Public-Private Partnership Invests in Flexible Tech

The_Pentagon_January_2008The U.S Department of Defense is partnering with a broad range of private enterprises to promote research and development into the next generation of wearable technology. The FlexTech Alliance, headquartered in San Jose, California, includes scores of private companies, universities such as Cal Poly, Kent State, Northeastern, as well as the NASA Jet Propulsion Lab, and the National Research Council Canada. Including money provided by local governments, the five-year funding total will total $171 million. “The Flexible Hybrid Electronics Manufacturing Innovation Hub, which will be based in San Jose, is the seventh of nine such institutes planned by the Obama administration in an effort to revitalize the U.S. manufacturing base,” according to an article on Reuters.

With the DOD as a major partner, analysts are expecting many of the initial advancements to be military in nature. As a post on Gizmodo points out, “‘Flexible electronics’ is an extremely broad category of tech—it encompasses everything from bendy batteries to “connected” fabric. But the fact that the Pentagon is supplying almost half the funding gives us a hint at what we can expect from the experiment.”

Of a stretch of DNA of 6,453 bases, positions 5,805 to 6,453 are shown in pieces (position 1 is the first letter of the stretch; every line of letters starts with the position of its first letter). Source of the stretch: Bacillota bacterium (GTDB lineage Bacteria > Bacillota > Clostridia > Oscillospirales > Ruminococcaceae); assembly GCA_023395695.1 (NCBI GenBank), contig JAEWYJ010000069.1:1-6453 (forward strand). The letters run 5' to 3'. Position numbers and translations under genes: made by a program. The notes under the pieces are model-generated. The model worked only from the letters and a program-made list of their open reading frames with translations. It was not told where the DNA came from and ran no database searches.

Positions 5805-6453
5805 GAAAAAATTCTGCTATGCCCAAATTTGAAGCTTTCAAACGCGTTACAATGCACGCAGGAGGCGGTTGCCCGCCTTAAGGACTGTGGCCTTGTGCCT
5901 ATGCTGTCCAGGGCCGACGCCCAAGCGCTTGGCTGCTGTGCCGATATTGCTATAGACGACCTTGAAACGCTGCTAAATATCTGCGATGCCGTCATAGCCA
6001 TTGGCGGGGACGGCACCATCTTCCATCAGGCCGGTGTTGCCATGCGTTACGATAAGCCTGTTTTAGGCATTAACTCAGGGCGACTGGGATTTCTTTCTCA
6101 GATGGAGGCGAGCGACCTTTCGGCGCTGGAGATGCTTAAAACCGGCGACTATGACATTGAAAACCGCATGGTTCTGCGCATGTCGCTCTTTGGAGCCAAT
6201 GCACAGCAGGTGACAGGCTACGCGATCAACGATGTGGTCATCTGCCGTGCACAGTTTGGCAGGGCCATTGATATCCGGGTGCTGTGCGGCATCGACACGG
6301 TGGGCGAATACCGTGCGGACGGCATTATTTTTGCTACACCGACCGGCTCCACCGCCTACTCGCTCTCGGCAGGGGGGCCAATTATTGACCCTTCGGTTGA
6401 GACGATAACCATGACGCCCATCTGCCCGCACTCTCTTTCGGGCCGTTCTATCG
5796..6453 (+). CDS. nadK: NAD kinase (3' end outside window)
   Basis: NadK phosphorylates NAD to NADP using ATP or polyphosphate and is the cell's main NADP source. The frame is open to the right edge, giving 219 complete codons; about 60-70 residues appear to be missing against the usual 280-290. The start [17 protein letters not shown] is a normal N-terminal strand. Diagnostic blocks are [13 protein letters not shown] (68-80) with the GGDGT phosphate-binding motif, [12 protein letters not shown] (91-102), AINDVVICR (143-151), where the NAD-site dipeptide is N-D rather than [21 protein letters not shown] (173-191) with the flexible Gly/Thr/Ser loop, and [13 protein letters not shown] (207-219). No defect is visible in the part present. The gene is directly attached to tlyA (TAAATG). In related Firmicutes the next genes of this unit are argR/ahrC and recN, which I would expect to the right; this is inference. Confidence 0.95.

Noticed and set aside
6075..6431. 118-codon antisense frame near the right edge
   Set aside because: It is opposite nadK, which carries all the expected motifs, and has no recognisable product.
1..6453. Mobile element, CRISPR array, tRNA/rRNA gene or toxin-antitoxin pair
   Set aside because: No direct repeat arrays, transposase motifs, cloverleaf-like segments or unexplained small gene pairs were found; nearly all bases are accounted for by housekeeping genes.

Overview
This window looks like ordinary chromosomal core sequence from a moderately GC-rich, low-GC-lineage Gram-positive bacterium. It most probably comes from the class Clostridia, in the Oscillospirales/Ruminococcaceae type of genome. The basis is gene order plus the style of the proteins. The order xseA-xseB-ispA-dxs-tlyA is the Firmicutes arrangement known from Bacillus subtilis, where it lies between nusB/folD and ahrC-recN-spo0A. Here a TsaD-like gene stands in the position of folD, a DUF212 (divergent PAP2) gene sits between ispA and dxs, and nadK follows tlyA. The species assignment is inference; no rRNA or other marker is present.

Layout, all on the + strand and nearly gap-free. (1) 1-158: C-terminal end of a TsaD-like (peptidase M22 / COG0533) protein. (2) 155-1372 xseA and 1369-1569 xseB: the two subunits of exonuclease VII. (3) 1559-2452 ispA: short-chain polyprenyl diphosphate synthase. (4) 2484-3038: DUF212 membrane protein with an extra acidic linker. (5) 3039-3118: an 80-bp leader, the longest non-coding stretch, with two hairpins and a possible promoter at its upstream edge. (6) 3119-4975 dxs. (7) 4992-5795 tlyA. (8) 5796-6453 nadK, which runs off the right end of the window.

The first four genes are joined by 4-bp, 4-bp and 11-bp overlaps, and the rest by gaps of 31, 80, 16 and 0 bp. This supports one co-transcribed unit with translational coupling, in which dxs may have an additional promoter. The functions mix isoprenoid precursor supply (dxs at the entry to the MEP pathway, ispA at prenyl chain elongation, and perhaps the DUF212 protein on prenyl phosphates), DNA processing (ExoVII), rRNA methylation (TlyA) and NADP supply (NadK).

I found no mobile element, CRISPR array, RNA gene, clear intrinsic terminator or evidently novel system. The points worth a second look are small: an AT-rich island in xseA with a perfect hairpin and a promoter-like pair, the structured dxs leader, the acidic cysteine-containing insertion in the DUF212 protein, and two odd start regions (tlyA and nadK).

The same Reuters article also mentions that “rapid development of new technologies around the globe is forcing the Pentagon to seek partnerships with the private sector rather than developing most of its technology itself, as it once did.” These public-private collaborations have the potential to provide the military with the brainpower it requires, as well as bring products to civilian markets that might not otherwise have the funding for development. According to a post on Engadget, U.S. Secretary of Defense Ash Carter wants his organization to start thinking “outside of our five-sided box.”

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